A "horrifying" surprise greeted a Brandon Humane Society employee this weekend when she arrived at the shelter only to find a small black puppy tied up and abandoned at the front gate.
Donna McNutt found the puppy when she arrived at the shelter early Saturday morning.
She pulled up to the front gate at about 7:40 a.m. and was greeted by a small, scared puppy that had been tied up to the gate with his leash.
"He was barking, and as I approached him, I was a little concerned that he was aggressive, but as soon as I approached him, I realized that he was just really scared and nervous," McNutt said. "I couldn’t believe it when I drove up and saw the poor little thing tied up like that."
The puppy was dropped off sometime after 9:30 p.m. Friday.
The puppy soon warmed up to McNutt and she was able to get him to a shady spot and supply the ravenous canine with food and water.
"He was really scared until he realized I was there to help him," McNutt said.
McNutt has been with the Humane Society for four years and has never seen anything like this happen.
Humane Society shelter manager Tracy Munn said that events of these nature are rare, but it’s always disturbing to see when animals are treated with this blatant disregard, she said.
"It used to happen more often," Munn said. "I thought we were past the day and age that people would do that kind of s—t … people that do that are lowlives."
Munn was appalled that the puppy was left overnight tied to the gate because "anything could have happened to that poor animal," she said.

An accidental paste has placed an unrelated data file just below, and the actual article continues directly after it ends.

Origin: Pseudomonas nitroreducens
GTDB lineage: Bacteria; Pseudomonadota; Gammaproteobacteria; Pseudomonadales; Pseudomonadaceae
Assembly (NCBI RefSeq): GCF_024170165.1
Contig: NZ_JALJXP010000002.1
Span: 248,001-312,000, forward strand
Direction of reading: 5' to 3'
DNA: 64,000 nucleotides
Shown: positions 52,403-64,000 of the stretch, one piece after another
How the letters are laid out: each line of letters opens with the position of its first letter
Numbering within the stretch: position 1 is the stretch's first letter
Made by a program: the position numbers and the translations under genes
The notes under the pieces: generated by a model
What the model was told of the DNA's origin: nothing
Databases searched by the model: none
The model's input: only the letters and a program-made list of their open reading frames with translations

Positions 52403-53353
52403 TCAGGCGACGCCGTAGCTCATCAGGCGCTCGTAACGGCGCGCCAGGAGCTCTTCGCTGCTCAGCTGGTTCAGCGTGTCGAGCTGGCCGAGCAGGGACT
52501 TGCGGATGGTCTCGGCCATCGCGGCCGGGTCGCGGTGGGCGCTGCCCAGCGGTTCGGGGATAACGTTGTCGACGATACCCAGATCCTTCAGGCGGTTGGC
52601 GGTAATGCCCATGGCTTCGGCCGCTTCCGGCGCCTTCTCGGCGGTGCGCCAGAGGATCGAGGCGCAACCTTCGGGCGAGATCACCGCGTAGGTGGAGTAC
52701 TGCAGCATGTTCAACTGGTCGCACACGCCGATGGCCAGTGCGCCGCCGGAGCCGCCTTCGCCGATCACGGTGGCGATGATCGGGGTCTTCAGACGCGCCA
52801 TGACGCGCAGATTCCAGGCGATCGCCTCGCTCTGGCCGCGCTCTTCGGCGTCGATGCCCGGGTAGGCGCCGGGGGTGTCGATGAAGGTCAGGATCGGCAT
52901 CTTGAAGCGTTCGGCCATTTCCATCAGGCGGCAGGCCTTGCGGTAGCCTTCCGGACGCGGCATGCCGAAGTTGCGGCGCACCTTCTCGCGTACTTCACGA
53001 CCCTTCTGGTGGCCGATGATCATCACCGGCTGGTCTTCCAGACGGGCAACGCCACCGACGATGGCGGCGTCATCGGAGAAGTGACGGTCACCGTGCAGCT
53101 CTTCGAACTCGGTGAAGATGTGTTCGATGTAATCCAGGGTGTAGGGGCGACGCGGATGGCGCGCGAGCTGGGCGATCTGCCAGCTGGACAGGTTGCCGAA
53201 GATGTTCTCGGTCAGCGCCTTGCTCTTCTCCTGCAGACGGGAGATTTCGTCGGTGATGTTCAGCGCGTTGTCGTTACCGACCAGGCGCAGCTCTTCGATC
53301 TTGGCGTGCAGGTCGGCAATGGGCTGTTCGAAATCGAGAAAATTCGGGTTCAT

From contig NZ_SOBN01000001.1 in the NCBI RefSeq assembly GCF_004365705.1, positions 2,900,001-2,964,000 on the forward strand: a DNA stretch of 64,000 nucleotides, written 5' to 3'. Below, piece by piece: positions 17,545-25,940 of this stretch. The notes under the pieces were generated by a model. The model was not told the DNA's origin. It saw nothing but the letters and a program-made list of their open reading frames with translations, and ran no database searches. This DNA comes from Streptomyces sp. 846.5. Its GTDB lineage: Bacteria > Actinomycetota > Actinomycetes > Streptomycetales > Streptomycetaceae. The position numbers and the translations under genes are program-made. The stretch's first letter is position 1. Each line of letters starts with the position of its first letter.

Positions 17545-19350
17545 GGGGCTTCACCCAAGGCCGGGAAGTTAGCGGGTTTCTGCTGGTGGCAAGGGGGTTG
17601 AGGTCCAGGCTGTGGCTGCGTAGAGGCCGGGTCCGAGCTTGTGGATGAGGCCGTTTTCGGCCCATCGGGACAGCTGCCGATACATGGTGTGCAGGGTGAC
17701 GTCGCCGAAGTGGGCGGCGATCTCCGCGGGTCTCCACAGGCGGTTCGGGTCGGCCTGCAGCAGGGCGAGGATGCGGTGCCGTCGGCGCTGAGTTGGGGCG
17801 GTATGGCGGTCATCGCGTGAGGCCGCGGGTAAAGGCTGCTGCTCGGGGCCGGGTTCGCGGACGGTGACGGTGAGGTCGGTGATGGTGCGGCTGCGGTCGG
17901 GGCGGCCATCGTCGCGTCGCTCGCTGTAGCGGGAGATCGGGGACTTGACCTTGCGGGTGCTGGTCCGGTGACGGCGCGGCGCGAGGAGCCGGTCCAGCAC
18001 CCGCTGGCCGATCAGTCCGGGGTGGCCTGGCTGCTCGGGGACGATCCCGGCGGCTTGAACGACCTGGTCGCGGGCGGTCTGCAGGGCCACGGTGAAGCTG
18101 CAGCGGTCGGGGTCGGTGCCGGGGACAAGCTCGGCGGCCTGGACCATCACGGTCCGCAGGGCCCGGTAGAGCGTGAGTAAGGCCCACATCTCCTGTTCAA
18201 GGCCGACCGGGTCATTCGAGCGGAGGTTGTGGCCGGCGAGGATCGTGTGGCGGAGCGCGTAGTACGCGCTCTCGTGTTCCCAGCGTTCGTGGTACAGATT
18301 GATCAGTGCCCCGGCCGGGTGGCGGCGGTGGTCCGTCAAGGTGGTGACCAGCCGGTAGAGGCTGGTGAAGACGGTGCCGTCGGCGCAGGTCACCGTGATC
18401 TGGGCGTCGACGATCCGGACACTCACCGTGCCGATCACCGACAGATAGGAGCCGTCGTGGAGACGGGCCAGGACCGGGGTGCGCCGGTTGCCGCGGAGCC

She expects that the puppy could have trauma from the experience.
Munn has been rescuing animals for nearly 23 years, she said, and it always disappointing to encounter situations of this nature.
She has seen both dogs and kittens abandoned at the shelter in the winter and the summer.
Abandoning an animal is illegal, and people who are caught doing so can face criminal charges and/or a fine, Munn said.
"People need to hear this," Munn said. "It’s unacceptable. I hate abuse."
The abandoned puppy will be sent to the Brandon City Pound, where he will wait three days in the hopes someone claims him and explains what happened.
After the allocated 72-hour holding period, animals are adopted, given to shelters or euthanized.
The event speaks to the growing crisis of abandoned animals in the province, Munn said.
"Too many people are giving up animals. They (the government) needs to make a mandate that you have to spay and neuter," Munn said.
Taking these birth control steps could play a critical role in lowering stray populations, and hopefully prevent events like this from happening again, she said.
Owners can call the Humane Society if they can no longer look after their animal, Munn said, and the animal can be placed on the shelter’s Facebook site until a spot can be found for them. Those who choose to surrender an animal face a waiting list due to the number of animals in the region.
Pet owners do not get in trouble for bringing an animal to a shelter or the pound, Munn said.
Surrendering the dog gives the animal the opportunity to find a forever home, and is always better than just dumping them somewhere, McNutt said.
The top concern of most shelters is to give the animals the best possible lives and their forever families, especially given the rough start may have had.
"Life happens. Sometimes people get puppies or dogs with the best of intentions and circumstances just don’t work out," McNutt said. "We know that here and we try to be understanding."
Between the Humane Society, Funds for Furry Friends and the Brandon City Pound they cannot keep up with all the animals, Munn said.
"I’m just horrified that someone could even contemplate tying their animal up and leaving them," McNutt said.
The Brandon City Pound could not be reached for comment.
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